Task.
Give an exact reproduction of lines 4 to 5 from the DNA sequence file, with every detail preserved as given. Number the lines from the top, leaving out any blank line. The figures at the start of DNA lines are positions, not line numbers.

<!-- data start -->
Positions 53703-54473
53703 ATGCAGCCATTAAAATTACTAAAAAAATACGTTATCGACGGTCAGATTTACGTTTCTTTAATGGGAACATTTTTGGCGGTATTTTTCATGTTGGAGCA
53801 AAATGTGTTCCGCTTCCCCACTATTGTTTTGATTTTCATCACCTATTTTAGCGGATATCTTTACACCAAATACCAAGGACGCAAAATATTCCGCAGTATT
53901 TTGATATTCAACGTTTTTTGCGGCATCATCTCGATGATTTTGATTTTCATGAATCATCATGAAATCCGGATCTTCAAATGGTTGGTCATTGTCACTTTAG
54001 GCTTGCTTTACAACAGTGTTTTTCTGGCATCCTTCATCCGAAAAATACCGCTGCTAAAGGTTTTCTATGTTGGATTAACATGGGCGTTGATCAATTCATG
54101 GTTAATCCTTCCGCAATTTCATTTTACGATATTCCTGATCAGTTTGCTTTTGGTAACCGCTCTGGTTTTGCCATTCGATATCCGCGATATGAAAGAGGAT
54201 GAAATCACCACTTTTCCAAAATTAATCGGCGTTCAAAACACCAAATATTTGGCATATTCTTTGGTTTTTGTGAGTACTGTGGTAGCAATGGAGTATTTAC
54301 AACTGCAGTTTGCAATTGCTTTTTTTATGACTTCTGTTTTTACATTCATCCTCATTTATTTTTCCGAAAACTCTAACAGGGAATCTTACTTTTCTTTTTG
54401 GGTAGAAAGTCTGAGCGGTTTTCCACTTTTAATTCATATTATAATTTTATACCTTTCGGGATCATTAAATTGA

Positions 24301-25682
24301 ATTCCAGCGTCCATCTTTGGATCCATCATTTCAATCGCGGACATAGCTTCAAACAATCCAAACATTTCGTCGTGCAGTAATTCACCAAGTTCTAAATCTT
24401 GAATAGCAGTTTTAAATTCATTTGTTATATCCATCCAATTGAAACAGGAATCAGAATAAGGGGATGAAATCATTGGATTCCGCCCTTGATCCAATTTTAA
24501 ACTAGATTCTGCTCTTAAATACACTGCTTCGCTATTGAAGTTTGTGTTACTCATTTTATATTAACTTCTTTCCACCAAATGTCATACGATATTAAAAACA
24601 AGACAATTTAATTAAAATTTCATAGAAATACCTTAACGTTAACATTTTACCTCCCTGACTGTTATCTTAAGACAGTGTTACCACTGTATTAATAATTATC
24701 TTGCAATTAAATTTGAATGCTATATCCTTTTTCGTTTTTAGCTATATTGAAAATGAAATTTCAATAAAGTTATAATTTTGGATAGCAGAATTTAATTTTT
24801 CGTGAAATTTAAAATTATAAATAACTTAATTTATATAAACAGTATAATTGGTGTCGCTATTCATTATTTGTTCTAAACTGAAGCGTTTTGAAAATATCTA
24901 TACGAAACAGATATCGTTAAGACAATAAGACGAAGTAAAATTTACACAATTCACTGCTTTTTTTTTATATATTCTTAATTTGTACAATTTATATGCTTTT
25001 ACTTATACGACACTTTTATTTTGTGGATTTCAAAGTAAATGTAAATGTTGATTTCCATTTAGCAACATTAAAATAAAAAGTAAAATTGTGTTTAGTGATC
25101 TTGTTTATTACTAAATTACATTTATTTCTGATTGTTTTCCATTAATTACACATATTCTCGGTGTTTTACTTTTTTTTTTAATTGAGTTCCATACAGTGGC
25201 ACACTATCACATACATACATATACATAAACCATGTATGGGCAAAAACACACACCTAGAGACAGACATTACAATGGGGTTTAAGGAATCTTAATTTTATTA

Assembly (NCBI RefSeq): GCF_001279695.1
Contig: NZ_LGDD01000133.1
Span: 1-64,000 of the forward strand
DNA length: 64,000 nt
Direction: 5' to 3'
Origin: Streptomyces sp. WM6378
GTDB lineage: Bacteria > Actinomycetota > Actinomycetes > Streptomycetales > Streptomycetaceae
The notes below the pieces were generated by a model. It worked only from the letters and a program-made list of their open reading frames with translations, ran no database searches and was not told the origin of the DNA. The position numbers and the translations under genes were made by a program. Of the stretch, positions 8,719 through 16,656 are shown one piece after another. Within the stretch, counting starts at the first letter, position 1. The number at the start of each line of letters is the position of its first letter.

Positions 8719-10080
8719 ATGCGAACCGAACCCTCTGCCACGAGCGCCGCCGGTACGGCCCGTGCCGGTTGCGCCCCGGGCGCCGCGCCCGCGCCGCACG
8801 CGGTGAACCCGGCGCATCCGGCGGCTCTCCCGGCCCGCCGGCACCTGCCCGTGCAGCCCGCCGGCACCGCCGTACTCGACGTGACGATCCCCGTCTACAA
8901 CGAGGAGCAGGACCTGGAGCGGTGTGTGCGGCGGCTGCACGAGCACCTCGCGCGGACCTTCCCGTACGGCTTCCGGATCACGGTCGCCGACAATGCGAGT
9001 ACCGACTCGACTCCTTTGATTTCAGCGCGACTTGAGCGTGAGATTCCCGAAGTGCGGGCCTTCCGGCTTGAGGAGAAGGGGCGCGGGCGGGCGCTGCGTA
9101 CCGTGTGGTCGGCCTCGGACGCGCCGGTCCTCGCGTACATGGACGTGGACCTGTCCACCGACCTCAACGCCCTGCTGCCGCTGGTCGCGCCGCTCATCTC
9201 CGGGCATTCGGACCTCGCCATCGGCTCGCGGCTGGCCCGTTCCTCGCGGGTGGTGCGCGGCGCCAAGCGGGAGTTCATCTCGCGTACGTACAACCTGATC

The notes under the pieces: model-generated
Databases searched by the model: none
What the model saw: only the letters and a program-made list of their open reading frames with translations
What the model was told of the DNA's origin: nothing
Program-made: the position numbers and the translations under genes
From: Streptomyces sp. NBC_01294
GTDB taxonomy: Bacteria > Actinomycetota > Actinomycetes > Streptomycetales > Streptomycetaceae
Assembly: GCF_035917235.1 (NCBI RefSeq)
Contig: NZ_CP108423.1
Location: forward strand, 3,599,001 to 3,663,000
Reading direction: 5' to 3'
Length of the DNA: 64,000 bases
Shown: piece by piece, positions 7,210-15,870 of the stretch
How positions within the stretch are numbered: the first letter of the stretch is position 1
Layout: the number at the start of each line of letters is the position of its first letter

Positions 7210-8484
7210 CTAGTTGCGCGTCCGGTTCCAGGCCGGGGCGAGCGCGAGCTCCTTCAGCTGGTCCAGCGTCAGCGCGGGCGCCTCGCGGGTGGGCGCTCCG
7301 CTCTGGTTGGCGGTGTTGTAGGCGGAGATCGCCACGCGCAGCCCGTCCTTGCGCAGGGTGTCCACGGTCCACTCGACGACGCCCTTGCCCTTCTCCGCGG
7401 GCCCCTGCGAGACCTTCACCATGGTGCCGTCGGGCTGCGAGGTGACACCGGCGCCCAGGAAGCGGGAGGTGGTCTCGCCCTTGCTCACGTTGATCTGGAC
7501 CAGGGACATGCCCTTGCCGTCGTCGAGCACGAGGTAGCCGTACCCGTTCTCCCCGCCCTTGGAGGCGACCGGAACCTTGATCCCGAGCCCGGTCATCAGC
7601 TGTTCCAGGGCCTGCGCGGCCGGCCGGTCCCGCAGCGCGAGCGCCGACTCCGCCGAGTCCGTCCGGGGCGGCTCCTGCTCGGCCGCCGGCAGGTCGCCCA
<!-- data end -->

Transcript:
53901 TTGATATTCAACGTTTTTTGCGGCATCATCTCGATGATTTTGATTTTCATGAATCATCATGAAATCCGGATCTTCAAATGGTTGGTCATTGTCACTTTAG
54001 GCTTGCTTTACAACAGTGTTTTTCTGGCATCCTTCATCCGAAAAATACCGCTGCTAAAGGTTTTCTATGTTGGATTAACATGGGCGTTGATCAATTCATG